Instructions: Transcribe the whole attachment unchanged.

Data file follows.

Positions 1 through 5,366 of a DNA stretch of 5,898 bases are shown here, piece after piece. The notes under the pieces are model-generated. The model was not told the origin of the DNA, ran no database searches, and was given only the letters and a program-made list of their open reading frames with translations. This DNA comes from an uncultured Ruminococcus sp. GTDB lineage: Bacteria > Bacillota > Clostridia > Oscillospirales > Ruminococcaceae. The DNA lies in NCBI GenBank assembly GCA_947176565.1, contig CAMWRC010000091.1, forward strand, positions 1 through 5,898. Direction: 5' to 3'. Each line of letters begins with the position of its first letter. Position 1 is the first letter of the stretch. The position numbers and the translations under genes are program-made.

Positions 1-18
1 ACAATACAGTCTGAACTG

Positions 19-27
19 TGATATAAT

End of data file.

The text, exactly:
Positions 1 through 5,366 of a DNA stretch of 5,898 bases are shown here, piece after piece. The notes under the pieces are model-generated. The model was not told the origin of the DNA, ran no database searches, and was given only the letters and a program-made list of their open reading frames with translations. This DNA comes from an uncultured Ruminococcus sp. GTDB lineage: Bacteria > Bacillota > Clostridia > Oscillospirales > Ruminococcaceae. The DNA lies in NCBI GenBank assembly GCA_947176565.1, contig CAMWRC010000091.1, forward strand, positions 1 through 5,898. Direction: 5' to 3'. Each line of letters begins with the position of its first letter. Position 1 is the first letter of the stretch. The position numbers and the translations under genes are program-made.

Positions 1-18
1 ACAATACAGTCTGAACTG

Positions 19-27
19 TGATATAAT